Grant Agreements and Their Execution

An accompanying grant agreement or contract will outline the legal terms and conditions, including identification of the parties involved, standard contract language, and other details. Grant agreements must be reviewed by OBGA, BIRS, and the PI/PD prior to execution. On the basis of a review by BIRS, an agreement may also be sent to the General Counsel for additional review. If the sponsor issues a contract for a professional service or contract, this must be reviewed by the General Counsel prior to signature by the VP for Finance and Administration. For contracts of $50,000 and less, the college dean has the option to sign the agreement. 

Depending on the sponsor, some agreements may require additional forms:  

  • Direct-deposit information 
  • W-9 forms 
  • E-Verify Memorandum of Understanding
  • E-1 Business Verification Report 
  • Acknowledgment letters from the PI

The BIRS office maintains copies of these forms to support the execution of grant agreements.

Requesting Matching Funds or Cost Sharing

Find out more information about Matching Funds or Cost Sharing, visit the Matching Fund page.

Types of Legal Agreements for Sponsored Activities

Grant Agreement—Legal agreement that distributes money, property, services, or anything of value to an organization to accomplish a public purpose (i.e., project or program); this agreement covers reporting requirements, expenditure reporting, and a final report. Grant agreements must go through the external funding approval process if an exchange of funds is involved and must be approved by the General Counsel before execution if there are questionable terms and conditions.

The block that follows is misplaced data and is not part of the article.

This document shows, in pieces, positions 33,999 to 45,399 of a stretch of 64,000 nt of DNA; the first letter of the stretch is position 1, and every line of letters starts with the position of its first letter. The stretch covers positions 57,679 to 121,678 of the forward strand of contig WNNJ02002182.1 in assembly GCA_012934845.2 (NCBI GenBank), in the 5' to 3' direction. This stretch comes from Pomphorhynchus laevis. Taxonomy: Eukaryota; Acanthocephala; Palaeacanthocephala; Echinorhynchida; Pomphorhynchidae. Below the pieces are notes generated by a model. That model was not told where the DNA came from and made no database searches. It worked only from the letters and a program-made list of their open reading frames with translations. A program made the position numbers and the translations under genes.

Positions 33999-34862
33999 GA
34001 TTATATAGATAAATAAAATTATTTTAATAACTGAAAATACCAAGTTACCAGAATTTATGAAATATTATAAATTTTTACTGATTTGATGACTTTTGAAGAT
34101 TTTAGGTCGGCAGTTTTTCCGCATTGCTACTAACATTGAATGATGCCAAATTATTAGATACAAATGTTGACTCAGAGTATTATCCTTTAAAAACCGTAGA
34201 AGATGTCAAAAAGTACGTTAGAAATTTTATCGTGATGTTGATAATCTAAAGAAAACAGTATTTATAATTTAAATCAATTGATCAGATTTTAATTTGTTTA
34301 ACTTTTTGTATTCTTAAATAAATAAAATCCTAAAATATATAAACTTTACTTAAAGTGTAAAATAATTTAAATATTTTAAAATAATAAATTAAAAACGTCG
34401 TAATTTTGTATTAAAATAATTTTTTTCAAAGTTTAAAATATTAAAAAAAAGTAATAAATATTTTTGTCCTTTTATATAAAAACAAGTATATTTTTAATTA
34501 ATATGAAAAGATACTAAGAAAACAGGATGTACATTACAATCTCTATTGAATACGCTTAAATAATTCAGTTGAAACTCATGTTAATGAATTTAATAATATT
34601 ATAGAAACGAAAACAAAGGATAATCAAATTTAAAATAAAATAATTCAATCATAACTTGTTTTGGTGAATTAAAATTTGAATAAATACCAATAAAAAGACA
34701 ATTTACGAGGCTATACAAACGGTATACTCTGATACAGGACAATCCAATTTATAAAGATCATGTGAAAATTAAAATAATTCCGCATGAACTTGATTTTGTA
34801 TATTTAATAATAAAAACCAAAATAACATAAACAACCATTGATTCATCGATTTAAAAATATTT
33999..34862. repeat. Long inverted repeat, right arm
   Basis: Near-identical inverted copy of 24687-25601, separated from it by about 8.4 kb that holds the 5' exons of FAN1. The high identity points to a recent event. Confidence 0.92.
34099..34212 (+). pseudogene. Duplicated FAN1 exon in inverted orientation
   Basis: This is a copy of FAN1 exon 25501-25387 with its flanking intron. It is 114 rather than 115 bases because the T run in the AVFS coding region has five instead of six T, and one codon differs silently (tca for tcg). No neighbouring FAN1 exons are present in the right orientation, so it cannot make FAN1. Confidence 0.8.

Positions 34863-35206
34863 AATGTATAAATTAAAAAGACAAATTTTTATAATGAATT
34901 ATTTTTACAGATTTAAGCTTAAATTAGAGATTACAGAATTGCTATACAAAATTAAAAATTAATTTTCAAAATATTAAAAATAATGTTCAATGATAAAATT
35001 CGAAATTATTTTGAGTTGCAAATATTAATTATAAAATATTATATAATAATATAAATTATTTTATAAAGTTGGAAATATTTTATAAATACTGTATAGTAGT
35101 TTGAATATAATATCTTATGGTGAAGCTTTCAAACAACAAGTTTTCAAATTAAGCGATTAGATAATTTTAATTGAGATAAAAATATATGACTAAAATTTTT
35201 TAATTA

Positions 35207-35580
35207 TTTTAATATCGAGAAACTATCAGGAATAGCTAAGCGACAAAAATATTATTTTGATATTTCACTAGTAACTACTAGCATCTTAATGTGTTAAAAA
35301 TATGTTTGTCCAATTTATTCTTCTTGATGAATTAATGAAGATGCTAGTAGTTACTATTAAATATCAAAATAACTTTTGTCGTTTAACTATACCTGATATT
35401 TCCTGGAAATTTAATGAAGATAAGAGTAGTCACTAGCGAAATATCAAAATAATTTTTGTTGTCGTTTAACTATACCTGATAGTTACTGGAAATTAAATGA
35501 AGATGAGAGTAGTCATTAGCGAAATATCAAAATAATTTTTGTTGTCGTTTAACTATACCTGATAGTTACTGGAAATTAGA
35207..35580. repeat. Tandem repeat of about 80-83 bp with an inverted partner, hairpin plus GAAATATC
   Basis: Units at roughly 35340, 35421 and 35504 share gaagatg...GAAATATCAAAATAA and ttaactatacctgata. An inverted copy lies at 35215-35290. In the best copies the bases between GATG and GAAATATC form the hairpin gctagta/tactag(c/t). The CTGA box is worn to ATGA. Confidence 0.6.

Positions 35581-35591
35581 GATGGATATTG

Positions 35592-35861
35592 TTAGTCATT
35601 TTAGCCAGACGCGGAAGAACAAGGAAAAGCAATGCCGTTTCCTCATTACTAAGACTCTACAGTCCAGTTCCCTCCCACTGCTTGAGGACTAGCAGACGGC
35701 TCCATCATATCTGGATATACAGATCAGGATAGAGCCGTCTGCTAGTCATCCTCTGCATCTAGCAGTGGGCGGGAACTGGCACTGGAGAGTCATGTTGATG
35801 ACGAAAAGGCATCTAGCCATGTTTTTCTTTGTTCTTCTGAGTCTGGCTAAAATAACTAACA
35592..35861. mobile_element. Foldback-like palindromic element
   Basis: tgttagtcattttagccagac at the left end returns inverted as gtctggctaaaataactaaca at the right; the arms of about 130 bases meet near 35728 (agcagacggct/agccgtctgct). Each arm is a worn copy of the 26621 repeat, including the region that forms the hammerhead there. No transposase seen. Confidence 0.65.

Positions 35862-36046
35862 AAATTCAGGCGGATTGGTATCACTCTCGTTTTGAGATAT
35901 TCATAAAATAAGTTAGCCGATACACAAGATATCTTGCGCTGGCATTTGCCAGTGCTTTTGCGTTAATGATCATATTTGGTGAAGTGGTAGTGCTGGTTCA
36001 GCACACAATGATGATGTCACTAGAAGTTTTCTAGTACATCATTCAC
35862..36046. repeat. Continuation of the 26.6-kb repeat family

Contract—Legal agreement that exchanges funds for the completion of a professional service or acquisition of property (i.e., consultant services). Deliverables or key outcomes will be outlined in a scope of work, with payment points associated with performance benchmarks; failure to meet performance benchmarks may result in non-payment by the sponsor. Contracts must go through the external funding approval process if an exchange of funds is involved and must be approved by the General Counsel before execution. 

Memorandum of Understanding (MOU) or Letter of Agreement (LOA)—Legal agreement that outlines the roles and responsibilities between multiple parties with the cooperative goal of accomplishing a public purpose; in this agreement, there may be an exchange of funds, or each party may outline its financial responsibilities. The MOU/MOA must go through the external funding approval process if a distribution or acquisition of funds is involved. 

Material Transfer Agreement (MTA)—Contract that governs the transfer of tangible research materials between two organizations, when the recipient intends to use it for his or her own research purposes. The MTA defines the rights of the provider and the recipient with respect to the materials and any derivatives. MTAs should be signed by the Provost/VP for Academic Affairs or VP for Finance and Administration. Some organizations have their own MTAs. If so, faculty members can use the prescribed form. However, the form must be reviewed against the sample agreement approved by the General Counsel for discrepancies. Discrepancies must go to the General Counsel.